Start of Term

We agreed last year that the best way to ensure settled behaviour is to stick to routines and practice them, so students fully understand how to conduct themselves in the classroom. The ‘HWCS Checklist’ which middle leaders were involved in putting together, is attached. It might seem prescriptive but routines and rituals provide a sense of security. It serves as a reminder of what needs to be done and ensures consistency across the school. At the start of the new year, you need to drill students again in your classroom routines, until they are second nature to them and you.

By addressing every single detail (the small stuff), this will help sustain a culture of self-regulating behaviour from students, as well as a degree of consistency from all colleagues. It is essential that students are crystal clear that you (and every teacher) are following the whole school behaviour policy and supporting yourself, as well as your colleagues.

Please refresh department procedures and look through the behaviour for learning guide attached.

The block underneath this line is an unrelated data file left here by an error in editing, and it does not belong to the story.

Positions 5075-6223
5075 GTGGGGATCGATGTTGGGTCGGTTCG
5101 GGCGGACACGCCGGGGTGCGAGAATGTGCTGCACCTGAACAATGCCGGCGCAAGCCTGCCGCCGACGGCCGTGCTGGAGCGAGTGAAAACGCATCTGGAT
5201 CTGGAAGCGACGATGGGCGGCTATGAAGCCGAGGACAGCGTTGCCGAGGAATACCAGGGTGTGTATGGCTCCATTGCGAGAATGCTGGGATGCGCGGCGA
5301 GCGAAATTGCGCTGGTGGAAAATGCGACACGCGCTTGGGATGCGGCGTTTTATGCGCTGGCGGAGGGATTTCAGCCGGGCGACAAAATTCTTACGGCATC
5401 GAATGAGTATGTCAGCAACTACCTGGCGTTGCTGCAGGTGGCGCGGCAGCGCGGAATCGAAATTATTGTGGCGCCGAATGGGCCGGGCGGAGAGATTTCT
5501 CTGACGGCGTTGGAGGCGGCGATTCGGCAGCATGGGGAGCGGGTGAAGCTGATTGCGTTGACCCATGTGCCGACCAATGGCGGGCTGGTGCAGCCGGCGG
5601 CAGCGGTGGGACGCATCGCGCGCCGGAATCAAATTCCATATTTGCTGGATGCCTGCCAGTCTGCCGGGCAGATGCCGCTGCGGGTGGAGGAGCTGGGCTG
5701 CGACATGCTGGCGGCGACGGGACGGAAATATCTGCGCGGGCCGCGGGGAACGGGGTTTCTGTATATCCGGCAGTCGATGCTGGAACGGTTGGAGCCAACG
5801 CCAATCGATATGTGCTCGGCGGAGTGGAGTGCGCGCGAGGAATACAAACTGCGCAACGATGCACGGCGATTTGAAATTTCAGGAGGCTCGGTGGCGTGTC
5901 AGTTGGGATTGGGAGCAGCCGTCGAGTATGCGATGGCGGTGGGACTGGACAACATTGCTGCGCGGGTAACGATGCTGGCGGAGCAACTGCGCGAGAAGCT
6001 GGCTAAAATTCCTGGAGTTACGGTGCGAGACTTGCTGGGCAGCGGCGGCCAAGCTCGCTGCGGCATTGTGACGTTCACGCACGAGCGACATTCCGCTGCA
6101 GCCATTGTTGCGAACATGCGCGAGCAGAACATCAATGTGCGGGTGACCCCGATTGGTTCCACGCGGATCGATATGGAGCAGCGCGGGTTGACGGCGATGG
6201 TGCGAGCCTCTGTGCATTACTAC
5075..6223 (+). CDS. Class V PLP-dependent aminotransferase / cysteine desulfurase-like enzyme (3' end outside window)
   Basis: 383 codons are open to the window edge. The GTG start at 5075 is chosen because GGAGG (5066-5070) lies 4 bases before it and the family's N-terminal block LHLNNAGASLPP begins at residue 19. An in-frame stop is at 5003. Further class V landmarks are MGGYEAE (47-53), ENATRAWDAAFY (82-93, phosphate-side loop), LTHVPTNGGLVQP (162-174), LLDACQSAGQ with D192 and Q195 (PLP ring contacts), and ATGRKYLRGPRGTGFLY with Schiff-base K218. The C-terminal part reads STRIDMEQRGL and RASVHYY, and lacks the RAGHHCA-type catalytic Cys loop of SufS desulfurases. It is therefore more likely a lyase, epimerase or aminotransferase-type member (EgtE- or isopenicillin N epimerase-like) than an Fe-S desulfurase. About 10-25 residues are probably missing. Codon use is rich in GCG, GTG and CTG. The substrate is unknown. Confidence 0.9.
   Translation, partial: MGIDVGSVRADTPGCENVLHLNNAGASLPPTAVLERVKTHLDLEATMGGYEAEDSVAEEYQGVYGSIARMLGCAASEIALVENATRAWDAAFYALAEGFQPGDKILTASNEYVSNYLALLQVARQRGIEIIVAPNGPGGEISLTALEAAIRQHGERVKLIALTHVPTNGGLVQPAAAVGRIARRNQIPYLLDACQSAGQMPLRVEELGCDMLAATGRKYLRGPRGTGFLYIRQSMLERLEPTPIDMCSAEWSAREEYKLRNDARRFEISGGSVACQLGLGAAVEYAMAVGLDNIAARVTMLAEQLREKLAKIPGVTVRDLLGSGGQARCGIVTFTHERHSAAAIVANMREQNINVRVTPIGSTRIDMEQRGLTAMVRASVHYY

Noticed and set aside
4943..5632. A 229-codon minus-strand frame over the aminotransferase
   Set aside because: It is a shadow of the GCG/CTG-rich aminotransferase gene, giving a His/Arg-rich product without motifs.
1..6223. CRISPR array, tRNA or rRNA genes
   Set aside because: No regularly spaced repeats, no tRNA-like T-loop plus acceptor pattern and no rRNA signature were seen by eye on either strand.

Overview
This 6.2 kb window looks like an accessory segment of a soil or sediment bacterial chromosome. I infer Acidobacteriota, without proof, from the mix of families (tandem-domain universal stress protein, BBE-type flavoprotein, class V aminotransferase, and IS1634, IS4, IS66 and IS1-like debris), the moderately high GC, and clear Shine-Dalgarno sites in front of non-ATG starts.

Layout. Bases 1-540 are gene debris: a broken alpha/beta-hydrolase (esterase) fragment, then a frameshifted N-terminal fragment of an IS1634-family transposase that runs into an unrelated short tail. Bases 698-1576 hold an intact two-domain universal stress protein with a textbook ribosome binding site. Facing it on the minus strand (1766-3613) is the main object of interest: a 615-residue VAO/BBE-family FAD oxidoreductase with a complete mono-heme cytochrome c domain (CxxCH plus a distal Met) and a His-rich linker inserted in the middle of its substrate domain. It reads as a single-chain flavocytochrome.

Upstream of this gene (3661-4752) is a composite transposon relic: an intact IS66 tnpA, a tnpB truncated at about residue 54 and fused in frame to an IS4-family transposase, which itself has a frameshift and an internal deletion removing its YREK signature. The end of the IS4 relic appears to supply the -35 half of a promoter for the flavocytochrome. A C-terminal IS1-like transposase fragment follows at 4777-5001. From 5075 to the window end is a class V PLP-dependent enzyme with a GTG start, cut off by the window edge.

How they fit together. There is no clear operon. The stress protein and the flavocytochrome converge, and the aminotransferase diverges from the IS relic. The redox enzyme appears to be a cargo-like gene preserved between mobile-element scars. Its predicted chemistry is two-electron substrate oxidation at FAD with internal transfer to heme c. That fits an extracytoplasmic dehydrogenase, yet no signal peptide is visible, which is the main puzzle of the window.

To go alongside this, at the end of term Mark sent out the autumn term teaching and learning report which summaries the information from performance management lesson observations, autumn term departmental METAL, SLT learning walks and work sampling activities. I would ask Curriculum Leaders to consider this in their department meetings on Tuesday.


CPD Update


There is a very busy two 1/2 terms ahead, coursework and exam preparation being at the forefront of our thoughts for the most part!

At Harrow Way, CPD is a real priority. As you know Caroline put together the INSET programme in the Summer term for the following year based on the priorities that emerge from our monitoring and evaluation and from our School Improvement plans (including DIPs). However, as we know, sometimes things have to change during the school year. Instead of the published INSET plan there are some changes.

Twilight 18th January 2017- Was a focus on Questioning and SEND will now be on Assessment Without Levels

INSET day 9th Feb 2017- Was on SEND, will now be on Assessment Without Levels

Twilight 15th March 2017- Was on Feedback, will now be on SEND

Caroline will explain why we have made these changes in due course.

Ofsted Update